Columbia Gas of Maryland Inc., a subsidiary of NiSource Inc. filed a request Friday with the Maryland Public Service Commission (PSC) to approve a rate increase to generate an annual revenue increase of $7.1 million for further upgrading and replacing portions of the company’s underground natural gas distribution pipelines.
If approved, these proposed rate adjustments would not go into effect until the end of 2022.
With more than 165 full-time employees and contracted resources, Columbia Gas has invested more than $231 million in Maryland since 2008 as part of its long-term plan to modernize and expand its natural gas distribution system.
In addition to the positive economic benefits associated with these previous and proposed future investments across the Western Maryland area served by Columbia Gas, this plan also supports a positive customer experience through ensuring an educated and trained workforce that is focused on safely meeting or exceeding all federal and state industry requirements.
Columbia Gas also is proposing a program that allows customers an option to reduce some or all of their emissions related to their natural gas usage.
While the company filed its request with the PSC Friday, it is important to note that after filing for a rate adjustment, the review process by the commission will take approximately seven months. As a result, in this case, any approved and adjusted rates by the PSC would not go into effect until December 2022.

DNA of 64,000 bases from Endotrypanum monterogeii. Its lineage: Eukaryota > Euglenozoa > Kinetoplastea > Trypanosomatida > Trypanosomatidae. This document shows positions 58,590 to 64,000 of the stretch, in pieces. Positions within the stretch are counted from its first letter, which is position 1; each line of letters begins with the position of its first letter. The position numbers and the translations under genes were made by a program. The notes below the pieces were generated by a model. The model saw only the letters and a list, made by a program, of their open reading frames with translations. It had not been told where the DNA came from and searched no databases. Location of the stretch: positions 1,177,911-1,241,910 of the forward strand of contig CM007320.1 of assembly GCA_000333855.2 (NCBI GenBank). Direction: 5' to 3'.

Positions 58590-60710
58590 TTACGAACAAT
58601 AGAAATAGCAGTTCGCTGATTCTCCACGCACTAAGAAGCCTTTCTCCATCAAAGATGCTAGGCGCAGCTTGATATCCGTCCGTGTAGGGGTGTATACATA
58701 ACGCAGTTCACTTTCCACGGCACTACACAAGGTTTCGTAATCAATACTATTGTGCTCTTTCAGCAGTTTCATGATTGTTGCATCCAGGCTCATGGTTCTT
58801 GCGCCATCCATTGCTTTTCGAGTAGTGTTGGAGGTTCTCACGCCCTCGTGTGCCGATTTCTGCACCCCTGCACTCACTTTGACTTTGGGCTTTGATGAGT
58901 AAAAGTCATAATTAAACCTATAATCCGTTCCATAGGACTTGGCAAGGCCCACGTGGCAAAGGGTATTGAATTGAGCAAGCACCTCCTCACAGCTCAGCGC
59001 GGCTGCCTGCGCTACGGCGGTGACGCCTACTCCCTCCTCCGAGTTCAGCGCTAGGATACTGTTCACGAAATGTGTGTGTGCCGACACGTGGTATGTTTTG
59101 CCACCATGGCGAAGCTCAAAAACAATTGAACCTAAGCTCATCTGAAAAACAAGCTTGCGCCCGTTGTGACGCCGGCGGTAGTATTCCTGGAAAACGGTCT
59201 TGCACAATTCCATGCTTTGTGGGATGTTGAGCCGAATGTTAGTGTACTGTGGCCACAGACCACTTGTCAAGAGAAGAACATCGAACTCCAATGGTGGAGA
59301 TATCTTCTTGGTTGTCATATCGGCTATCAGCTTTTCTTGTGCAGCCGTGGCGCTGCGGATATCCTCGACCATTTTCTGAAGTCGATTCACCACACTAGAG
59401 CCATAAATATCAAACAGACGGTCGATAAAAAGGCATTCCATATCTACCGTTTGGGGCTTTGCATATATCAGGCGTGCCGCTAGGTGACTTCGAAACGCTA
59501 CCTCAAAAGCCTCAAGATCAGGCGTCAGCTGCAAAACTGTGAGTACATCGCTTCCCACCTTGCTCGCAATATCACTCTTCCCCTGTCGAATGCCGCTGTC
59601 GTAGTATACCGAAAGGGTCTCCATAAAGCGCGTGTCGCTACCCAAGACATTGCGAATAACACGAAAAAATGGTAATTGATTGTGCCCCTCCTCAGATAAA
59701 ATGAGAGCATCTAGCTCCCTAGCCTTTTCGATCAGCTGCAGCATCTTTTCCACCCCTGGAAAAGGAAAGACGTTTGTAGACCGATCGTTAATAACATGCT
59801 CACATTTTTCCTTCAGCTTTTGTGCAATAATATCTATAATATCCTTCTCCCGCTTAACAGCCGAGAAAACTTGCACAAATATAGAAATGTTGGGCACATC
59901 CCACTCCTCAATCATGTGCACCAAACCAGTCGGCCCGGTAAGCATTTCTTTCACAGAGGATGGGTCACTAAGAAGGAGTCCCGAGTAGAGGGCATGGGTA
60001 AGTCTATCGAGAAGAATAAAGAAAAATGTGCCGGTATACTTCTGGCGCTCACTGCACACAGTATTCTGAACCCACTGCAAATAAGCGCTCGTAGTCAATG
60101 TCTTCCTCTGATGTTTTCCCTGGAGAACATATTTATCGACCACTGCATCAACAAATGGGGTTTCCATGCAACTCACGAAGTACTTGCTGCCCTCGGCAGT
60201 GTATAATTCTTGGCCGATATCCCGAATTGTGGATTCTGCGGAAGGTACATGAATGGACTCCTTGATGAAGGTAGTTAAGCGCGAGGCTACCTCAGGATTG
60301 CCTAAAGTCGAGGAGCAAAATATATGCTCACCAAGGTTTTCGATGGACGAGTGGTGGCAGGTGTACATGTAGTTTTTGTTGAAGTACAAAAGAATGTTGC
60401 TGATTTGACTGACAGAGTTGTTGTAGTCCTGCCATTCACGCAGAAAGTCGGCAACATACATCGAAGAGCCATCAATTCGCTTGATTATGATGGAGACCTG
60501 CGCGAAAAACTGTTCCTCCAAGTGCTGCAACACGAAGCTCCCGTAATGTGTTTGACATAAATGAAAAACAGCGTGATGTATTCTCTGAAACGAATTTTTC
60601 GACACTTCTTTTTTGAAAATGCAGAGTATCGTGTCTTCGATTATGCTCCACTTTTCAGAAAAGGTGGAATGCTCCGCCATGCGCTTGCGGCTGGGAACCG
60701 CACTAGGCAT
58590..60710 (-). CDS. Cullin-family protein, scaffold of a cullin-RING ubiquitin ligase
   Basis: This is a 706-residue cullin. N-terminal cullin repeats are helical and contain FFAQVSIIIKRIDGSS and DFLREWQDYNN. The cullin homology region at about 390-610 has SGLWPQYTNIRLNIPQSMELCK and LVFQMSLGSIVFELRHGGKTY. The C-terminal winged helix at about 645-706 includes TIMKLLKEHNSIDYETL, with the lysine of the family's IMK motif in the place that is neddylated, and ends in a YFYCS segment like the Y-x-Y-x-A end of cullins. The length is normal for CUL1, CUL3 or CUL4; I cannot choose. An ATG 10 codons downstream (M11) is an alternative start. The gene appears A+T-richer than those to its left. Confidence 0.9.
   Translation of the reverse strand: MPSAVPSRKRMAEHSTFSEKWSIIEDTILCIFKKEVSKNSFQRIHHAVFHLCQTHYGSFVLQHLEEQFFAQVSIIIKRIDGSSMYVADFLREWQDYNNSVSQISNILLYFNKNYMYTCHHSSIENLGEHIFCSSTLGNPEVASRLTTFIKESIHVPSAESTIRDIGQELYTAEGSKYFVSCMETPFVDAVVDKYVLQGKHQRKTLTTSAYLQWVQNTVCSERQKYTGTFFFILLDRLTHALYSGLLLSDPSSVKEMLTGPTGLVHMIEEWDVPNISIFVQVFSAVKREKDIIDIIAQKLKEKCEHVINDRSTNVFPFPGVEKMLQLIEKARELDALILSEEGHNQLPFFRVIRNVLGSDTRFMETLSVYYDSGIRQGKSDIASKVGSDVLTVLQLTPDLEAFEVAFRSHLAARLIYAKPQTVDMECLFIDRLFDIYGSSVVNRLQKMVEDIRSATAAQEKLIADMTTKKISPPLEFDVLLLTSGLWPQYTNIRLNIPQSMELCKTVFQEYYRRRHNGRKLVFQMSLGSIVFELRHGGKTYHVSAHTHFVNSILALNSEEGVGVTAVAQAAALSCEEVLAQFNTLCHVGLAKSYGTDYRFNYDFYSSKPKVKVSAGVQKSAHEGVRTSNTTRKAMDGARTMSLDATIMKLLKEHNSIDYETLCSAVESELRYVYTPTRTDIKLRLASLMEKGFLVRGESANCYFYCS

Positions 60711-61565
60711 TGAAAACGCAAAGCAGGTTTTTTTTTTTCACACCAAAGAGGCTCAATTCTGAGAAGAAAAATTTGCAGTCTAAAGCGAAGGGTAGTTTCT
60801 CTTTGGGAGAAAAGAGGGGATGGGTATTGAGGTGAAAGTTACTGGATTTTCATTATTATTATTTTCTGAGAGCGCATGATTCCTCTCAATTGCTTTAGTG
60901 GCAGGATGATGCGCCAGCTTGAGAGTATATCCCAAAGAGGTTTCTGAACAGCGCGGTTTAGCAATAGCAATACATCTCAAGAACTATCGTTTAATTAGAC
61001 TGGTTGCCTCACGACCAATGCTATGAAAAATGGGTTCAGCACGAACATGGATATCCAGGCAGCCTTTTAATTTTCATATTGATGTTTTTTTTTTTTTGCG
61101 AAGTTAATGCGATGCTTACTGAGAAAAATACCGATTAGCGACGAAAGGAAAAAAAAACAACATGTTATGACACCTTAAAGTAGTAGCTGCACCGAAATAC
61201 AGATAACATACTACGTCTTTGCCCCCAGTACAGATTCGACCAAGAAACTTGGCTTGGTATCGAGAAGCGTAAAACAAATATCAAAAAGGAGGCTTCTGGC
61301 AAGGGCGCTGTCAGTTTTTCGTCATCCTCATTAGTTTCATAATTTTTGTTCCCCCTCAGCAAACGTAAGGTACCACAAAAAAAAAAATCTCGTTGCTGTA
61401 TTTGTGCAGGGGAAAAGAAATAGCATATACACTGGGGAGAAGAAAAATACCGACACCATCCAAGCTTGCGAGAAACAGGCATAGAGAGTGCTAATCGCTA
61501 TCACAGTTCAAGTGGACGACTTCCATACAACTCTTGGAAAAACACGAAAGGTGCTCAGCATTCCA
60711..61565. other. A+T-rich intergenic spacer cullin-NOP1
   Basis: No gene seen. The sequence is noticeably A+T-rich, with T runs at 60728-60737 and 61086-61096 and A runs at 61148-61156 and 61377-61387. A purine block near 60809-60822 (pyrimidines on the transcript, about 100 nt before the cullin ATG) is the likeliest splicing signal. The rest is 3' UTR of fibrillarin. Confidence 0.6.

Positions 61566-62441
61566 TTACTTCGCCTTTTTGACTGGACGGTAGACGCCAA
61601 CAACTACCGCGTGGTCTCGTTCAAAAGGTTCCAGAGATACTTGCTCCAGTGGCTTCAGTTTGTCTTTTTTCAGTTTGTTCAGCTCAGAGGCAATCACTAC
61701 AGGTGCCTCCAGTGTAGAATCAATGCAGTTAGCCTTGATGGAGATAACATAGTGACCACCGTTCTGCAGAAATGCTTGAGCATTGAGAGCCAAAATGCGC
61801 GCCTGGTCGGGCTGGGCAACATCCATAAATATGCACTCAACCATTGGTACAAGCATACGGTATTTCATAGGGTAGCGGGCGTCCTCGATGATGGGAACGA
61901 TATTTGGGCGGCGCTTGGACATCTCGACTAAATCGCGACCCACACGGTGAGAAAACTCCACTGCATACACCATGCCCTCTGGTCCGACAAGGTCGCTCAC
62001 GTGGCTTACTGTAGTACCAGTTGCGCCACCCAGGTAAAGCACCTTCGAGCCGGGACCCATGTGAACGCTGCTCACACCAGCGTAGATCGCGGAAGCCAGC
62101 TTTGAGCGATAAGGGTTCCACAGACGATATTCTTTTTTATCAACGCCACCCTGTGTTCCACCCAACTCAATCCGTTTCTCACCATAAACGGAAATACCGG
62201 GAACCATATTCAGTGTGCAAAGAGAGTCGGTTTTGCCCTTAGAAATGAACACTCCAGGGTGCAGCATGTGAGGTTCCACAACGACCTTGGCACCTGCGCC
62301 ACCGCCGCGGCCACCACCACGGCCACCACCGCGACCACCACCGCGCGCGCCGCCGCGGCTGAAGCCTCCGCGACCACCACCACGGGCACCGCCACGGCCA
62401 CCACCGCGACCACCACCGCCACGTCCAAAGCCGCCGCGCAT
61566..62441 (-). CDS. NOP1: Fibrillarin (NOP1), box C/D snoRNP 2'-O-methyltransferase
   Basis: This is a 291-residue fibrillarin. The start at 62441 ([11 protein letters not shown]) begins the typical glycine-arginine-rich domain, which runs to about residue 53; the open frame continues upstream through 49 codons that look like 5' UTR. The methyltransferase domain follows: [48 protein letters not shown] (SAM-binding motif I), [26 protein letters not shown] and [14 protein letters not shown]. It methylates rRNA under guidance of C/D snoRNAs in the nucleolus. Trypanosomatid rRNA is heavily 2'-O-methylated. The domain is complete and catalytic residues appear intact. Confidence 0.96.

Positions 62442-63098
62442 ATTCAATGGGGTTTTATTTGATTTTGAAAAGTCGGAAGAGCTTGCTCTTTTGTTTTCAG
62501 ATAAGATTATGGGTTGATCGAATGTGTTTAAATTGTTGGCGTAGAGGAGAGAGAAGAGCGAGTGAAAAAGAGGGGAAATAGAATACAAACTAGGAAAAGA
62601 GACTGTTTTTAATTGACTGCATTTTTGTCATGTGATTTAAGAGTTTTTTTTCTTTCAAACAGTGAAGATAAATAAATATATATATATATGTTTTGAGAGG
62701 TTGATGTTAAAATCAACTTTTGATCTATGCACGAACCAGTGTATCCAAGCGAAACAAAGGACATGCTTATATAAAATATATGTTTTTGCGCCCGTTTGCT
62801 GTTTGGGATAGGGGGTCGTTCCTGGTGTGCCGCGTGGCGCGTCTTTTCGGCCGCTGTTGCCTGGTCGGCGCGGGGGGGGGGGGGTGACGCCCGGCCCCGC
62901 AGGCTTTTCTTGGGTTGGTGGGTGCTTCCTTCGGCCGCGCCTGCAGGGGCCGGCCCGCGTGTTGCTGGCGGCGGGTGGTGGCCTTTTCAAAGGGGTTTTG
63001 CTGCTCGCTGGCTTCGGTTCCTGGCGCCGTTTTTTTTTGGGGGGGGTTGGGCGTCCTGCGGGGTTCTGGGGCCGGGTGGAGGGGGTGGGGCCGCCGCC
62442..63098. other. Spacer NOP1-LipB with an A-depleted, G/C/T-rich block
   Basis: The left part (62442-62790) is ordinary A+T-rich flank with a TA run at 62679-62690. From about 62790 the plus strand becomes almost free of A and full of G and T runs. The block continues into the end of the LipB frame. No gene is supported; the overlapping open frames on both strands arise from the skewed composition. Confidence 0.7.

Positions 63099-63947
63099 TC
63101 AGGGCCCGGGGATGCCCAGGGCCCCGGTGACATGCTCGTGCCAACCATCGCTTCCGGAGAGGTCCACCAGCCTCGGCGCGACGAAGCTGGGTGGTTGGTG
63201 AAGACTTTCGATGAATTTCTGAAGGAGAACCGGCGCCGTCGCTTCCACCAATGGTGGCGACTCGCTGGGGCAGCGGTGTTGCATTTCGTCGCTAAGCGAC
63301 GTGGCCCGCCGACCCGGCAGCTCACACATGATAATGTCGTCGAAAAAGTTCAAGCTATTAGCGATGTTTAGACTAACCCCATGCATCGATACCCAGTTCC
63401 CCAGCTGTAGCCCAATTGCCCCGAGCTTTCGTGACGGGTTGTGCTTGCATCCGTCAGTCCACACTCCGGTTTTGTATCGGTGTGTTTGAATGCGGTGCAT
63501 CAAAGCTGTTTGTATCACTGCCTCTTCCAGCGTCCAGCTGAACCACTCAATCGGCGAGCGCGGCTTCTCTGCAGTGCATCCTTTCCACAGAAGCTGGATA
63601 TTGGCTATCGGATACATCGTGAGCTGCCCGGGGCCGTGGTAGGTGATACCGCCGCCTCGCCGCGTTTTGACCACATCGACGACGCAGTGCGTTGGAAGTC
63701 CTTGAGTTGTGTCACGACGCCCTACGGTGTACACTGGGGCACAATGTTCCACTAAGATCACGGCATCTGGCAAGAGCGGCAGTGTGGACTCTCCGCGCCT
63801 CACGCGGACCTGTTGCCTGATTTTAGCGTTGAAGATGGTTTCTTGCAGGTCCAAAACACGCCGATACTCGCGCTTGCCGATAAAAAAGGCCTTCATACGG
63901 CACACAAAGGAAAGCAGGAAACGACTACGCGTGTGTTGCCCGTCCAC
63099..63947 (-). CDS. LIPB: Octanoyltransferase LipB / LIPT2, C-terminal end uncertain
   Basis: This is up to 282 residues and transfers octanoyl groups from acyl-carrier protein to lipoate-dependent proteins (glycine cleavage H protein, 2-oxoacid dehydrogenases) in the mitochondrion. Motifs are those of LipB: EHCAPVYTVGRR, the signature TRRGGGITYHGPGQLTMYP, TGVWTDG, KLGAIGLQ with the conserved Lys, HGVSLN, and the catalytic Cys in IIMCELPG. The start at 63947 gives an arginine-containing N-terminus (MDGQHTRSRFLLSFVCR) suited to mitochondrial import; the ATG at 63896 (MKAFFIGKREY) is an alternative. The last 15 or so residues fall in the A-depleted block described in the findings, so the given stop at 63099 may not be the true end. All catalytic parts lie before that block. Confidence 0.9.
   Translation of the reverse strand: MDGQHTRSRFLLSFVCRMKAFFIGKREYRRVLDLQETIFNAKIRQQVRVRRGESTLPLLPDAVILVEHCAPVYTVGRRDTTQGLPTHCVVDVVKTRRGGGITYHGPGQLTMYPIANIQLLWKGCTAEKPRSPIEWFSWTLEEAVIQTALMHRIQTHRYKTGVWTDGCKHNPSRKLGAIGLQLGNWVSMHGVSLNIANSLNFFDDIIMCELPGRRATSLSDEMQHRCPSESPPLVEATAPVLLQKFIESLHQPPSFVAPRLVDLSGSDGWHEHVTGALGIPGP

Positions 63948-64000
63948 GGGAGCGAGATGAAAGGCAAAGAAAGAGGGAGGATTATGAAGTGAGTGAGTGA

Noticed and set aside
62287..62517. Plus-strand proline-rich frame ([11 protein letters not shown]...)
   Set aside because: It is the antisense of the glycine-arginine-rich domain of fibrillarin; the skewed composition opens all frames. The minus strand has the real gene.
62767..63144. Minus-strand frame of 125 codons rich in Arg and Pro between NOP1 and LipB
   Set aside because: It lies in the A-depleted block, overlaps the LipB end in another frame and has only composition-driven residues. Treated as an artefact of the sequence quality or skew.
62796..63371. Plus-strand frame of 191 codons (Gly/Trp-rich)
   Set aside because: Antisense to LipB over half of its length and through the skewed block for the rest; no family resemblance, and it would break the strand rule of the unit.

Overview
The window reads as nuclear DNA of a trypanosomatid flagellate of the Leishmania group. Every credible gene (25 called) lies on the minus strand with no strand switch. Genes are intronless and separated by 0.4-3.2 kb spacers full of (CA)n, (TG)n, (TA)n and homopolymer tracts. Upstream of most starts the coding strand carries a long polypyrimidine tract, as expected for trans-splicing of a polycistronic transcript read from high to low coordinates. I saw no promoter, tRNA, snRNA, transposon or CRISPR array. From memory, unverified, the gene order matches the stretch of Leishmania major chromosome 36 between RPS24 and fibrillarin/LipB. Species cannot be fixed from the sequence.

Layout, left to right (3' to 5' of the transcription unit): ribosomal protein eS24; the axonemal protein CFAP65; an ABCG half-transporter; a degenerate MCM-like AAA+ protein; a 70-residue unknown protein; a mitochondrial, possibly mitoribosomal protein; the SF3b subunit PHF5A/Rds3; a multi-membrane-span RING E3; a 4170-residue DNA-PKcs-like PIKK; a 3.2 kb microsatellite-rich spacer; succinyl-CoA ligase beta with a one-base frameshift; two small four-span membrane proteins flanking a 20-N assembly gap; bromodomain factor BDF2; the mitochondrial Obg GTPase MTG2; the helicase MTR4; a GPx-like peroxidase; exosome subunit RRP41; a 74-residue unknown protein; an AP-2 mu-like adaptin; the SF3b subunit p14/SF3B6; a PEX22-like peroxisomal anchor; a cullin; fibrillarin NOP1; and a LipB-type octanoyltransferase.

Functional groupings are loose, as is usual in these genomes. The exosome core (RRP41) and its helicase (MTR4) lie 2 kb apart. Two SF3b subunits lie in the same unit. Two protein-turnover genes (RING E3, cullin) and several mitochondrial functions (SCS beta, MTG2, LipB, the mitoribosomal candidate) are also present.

Approval of the proposal would result in the average total bill for a residential customer who purchases 70 therms of gas per month from Columbia Gas to increase from $106.71 to $119.20, or by 11.70 percent. The total bill for a small commercial customer purchasing 240 therms of gas from Columbia Gas per month would increase from $336.18 to $367.31, or by 9.26%. The total monthly bill for an industrial customer purchasing 4,590 therms of gas from Columbia Gas would increase from $4,288.83 to $4,498.74, or by 4.89%.
If the request is approved as filed, the total average residential customer bill would still be around 31% lower than it was 20 years ago, when adjusted for inflation.